- "Zé Roberto". Palmeiras (in Portuguese). Retrieved 22 January 2016.
- "Zé Roberto é anunciado oficialmente como novo reforço do Grêmio" (in Portuguese). Zero Hora. 3 April 2012. Retrieved 23 November 2012.
- "Former Real Madrid star Ze Roberto signs new contract - at age 42!". GOAL.com. 10 December 2016.
- "Real Madrid 4-1 Rosenborg". UEFA. Retrieved 9 January 2017.
- Coerts, Stefan (30 July 2012). "I would have succeeded at Real Madrid with more patience, claims Ze Roberto". Goal.com. Retrieved 23 November 2012.
- "Flamengo vende Zé Roberto ao Bayer Leverkusen". Universo Online (in Portuguese). 21 May 1998.
- "Ze Roberto: Skilful players can play anywhere". FIFA. 30 July 2012. Retrieved 23 November 2012.
- "Leverkusen humble Deportivo". UEFA. 4 December 2001. Retrieved 23 November 2012.
- "Leverkusen joy as Liverpool fall". UEFA. 9 April 2002. Retrieved 23 November 2012.
- Fudge, Simon. "Ze Roberto claims Bayern move". Sky Sports. Retrieved 22 November 2012.
- "Madrid win ninth European crown". UEFA. 15 May 2002. Retrieved 23 November 2012.
- "Ze Roberto signs for Bayern". Published by Sports Illustrated. AP. 17 May 2002. Retrieved 31 March 2010.
- "Bayern sign Ze Roberto". BBC Sport. 17 May 2002. Retrieved 31 March 2010.
- "Santos anuncia contratação de Zé Roberto". O Globo Online (in Portuguese). 31 August 2006. Retrieved 31 March 2010.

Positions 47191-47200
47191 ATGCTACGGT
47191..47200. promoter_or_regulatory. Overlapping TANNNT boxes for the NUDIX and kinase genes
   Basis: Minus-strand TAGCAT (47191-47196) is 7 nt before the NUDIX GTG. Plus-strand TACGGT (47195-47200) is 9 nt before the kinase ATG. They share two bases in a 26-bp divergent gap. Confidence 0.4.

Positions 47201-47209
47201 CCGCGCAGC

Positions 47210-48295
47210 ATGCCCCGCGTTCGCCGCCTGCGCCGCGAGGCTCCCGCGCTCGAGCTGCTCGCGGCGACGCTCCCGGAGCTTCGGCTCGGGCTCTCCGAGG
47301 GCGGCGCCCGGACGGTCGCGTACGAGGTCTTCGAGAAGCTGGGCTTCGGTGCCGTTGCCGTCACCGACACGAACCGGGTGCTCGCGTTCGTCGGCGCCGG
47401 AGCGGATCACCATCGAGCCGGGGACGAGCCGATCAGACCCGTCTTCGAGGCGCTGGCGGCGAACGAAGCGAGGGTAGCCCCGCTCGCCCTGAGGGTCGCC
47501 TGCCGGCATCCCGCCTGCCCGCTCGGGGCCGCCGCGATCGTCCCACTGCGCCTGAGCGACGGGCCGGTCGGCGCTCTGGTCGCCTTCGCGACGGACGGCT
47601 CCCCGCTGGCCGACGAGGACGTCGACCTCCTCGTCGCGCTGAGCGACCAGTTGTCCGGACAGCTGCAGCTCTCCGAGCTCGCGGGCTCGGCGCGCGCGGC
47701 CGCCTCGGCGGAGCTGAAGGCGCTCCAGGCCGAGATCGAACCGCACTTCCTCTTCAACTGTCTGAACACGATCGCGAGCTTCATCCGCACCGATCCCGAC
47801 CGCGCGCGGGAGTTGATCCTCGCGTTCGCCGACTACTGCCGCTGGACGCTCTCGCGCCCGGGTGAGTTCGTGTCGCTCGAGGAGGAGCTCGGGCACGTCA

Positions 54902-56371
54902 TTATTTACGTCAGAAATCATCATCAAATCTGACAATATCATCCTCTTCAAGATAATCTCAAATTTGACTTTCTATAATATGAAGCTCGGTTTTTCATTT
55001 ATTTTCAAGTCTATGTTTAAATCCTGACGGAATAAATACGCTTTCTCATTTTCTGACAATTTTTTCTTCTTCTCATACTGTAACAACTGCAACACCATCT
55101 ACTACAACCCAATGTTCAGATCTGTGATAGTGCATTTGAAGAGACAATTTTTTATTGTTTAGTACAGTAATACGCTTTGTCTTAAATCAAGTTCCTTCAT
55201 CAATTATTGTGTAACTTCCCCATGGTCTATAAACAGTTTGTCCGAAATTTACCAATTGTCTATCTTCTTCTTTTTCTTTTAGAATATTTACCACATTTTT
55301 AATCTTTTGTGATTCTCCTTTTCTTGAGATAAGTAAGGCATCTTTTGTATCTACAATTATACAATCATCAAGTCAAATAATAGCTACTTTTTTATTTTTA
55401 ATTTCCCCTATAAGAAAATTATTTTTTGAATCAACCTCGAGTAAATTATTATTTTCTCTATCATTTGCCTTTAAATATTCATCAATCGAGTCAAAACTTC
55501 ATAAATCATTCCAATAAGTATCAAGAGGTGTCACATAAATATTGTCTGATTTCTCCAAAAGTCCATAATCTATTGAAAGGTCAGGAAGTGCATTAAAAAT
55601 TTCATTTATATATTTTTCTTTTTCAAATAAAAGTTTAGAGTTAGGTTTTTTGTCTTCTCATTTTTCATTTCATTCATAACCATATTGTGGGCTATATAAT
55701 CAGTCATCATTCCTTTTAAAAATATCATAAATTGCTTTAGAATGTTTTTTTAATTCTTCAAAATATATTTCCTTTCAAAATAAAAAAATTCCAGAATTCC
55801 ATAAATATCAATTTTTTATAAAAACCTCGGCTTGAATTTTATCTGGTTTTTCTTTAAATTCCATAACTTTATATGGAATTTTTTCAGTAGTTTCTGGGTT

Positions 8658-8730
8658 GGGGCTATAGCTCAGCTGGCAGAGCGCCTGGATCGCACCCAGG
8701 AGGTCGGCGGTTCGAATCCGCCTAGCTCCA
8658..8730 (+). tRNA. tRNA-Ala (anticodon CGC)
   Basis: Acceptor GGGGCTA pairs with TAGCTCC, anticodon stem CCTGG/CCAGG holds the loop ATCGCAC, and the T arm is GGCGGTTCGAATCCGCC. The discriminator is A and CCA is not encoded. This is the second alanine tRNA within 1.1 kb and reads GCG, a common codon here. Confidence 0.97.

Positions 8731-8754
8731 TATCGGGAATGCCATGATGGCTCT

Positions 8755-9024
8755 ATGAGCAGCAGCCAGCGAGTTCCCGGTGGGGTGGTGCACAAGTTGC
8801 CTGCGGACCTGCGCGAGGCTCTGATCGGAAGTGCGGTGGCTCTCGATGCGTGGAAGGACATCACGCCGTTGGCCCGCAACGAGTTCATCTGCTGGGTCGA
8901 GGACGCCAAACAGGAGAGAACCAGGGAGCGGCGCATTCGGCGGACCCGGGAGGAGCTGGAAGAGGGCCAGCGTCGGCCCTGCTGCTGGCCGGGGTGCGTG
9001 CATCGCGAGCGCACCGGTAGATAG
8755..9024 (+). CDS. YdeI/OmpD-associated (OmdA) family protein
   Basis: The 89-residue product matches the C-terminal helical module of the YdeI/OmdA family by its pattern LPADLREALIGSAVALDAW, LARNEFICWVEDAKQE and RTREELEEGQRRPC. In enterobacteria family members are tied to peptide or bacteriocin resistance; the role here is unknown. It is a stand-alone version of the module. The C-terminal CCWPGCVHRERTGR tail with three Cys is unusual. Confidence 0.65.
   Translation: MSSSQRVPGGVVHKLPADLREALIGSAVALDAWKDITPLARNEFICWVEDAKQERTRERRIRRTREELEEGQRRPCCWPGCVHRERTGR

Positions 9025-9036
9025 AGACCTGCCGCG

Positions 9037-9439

- "São Paulo State Championship 2007". RSSSF. Retrieved 22 November 2012.
- "Zé Roberto seals return to Bayern". FC Bayern Munich. 22 June 2007. Retrieved 25 September 2007.
- "Bayern wait on duo". FIFA. 29 January 2009. Retrieved 23 November 2012.
- "Ze Roberto leaves Bayern". Soccer News. 3 June 2009. Retrieved 23 November 2012.
- "Klinsmann lässt Butt ran" (in German). kicker.de. 9 March 2009. Retrieved 9 March 2009.
- "HSV verpflichtet Zé Roberto" (in German). hsv.de. 2 July 2009. Archived from the original on 4 July 2009. Retrieved 2 July 2009.
- "HSV seal Zé Roberto signature". UEFA.com. 2 July 2009. Retrieved 31 March 2010.
- "Report: Ze Roberto not as free as initially thought". The Earth Times. 31 August 2009. Retrieved 31 March 2010.
- "HSV kaufte Zé Roberto vom uruguayischen Club Nacional Montevideo". Der Spiegel (in German). 29 August 2009. Retrieved 31 March 2010.
- "Zé Roberto to leave HSV". hsv.de. 6 May 2011. Retrieved 10 July 2011.
- "Zé Roberto hat noch nicht genug" (in German). kicker.de. 10 July 2011. Retrieved 10 July 2011.
- "Ze Roberto extends Gremio deal". soccerway.com. 11 December 2012. Retrieved 11 December 2012.
- "Grêmio confirma saída de Zé Roberto". Globo Esporte. Globo. Retrieved 9 December 2014.
- "Palmeiras anuncia acordo com Zé Roberto até dezembro de 2015". Lancenet (in Portuguese). 22 December 2014. Retrieved 22 December 2014.